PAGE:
Globalization has brought companies unprecedented opportunities to tap vast new markets. But there's a flip side: The challenges of coordinating manufacturing, sales and logistics in dozens of countries worldwide can be mind-boggling.
Pierre Beaudoin, president and CEO of Bombardier Inc., knows this all too well. As the world's largest supplier of rail equipment, systems and services, and the third-largest manufacturer of civil aircraft, Bombardier employs 63,000 workers in more than 60 countries. During a private conversation with the Milken Institute Associates, Beaudoin shared his insights about doing business and capturing growth in emerging markets.
Bombardier has seen a dramatic shift in global demand. Emerging markets accounted for only 11 percent of the company's sales in 2005, but today they make up over a third of new orders. Beaudoin noted how quickly China is moving to build its transportation infrastructure. He saw that same decisiveness at work when Bombardier set up an extensive new factory in China: It was up and running in just 12 months.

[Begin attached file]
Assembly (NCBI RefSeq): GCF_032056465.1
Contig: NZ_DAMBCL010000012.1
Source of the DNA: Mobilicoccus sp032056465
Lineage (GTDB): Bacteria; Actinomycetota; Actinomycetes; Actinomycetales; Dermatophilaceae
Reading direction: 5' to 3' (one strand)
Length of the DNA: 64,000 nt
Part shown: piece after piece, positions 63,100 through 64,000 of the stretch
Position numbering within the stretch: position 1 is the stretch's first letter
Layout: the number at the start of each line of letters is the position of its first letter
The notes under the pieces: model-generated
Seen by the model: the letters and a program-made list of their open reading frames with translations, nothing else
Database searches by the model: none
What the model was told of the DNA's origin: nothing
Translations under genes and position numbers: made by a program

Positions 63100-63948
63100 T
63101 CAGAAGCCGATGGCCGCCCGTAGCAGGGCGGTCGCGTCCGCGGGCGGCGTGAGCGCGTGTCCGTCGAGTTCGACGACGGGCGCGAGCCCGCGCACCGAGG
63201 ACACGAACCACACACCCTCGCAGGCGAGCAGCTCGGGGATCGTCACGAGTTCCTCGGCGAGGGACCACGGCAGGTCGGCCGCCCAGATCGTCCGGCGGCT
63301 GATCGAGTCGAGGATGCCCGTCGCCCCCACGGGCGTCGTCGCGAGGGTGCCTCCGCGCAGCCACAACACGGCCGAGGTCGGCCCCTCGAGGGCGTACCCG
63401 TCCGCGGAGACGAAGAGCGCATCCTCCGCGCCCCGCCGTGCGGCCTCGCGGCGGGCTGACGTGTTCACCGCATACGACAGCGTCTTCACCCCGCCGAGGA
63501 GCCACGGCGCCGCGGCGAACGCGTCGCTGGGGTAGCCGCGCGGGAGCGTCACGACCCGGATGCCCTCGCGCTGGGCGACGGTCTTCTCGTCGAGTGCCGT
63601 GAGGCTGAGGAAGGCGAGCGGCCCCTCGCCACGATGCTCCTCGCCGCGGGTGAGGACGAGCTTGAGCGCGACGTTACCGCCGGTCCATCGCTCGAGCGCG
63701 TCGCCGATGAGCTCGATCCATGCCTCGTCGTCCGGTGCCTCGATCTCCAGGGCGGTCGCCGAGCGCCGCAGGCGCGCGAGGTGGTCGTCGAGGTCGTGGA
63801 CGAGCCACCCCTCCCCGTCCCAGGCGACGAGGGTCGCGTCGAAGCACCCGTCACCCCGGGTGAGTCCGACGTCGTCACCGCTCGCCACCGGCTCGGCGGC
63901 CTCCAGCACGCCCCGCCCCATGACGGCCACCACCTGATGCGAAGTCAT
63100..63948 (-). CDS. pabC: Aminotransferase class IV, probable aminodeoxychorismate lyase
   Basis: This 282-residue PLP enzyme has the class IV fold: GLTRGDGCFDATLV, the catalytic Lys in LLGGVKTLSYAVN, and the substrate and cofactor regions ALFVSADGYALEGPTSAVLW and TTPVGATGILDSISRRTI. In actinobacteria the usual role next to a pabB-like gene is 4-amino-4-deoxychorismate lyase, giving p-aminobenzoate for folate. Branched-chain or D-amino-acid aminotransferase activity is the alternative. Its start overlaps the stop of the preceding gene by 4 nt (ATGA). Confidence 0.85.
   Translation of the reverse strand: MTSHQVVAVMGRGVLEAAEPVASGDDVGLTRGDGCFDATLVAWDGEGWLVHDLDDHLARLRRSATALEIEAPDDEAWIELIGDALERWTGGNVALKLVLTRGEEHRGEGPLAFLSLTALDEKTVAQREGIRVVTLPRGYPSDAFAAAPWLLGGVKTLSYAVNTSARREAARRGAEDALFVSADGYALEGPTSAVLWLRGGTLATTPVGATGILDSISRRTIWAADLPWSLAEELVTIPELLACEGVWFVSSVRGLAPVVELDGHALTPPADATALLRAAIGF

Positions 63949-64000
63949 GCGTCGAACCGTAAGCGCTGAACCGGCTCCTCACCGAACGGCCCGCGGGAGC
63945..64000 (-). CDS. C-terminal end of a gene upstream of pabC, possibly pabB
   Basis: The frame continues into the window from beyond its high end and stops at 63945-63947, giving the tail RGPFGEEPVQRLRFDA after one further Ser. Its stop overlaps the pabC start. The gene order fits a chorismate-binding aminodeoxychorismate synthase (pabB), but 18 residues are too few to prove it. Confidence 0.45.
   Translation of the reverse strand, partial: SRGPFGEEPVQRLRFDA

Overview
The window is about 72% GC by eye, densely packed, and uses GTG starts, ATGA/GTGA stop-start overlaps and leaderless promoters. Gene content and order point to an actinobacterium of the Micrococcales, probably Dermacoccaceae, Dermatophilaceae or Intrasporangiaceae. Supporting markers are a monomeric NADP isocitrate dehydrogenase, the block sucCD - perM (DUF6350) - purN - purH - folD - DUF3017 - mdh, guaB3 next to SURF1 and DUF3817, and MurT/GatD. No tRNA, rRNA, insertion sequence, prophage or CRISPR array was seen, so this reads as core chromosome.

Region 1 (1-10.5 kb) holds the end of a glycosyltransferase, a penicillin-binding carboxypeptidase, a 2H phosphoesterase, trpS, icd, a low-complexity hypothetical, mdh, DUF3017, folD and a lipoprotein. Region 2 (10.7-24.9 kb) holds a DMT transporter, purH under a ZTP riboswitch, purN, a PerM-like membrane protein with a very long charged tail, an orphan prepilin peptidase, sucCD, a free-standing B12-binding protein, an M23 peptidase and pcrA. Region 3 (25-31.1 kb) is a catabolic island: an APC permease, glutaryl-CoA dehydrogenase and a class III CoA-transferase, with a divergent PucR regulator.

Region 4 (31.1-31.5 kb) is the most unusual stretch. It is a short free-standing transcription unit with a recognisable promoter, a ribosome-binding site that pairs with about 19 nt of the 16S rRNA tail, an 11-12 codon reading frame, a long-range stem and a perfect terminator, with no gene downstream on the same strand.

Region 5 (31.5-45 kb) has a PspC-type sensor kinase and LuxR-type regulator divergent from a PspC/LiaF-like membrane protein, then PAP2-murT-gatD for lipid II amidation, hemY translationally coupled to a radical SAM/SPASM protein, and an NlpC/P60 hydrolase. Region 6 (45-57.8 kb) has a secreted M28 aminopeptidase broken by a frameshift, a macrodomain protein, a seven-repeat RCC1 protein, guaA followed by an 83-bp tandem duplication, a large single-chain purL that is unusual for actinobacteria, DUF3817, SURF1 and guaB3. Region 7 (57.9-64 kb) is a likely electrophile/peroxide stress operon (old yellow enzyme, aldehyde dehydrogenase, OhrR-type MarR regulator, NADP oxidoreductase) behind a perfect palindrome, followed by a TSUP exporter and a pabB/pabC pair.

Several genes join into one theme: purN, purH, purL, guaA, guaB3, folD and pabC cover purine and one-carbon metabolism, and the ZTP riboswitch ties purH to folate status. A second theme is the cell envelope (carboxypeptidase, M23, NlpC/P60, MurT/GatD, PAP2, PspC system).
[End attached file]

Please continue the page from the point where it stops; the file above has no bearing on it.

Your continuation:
While the Canadian and U.S. governments generally take a hands-off approach to business, government has a much more direct relationship with industry in emerging markets - a reality that can both help and hinder.
Most of the company's engineers are still based in Germany, but just as manufacturing went global, Beaudoin feels that multinational corporations will now have to determine the degree to which their international operations can serve as a source of product innovation and design.
This event was open only to Milken Institute Associates. To join the Associates or learn more about the program, please contact Mindy Silverstein, director of the Associates, at (310) 570-4634 or firstname.lastname@example.org.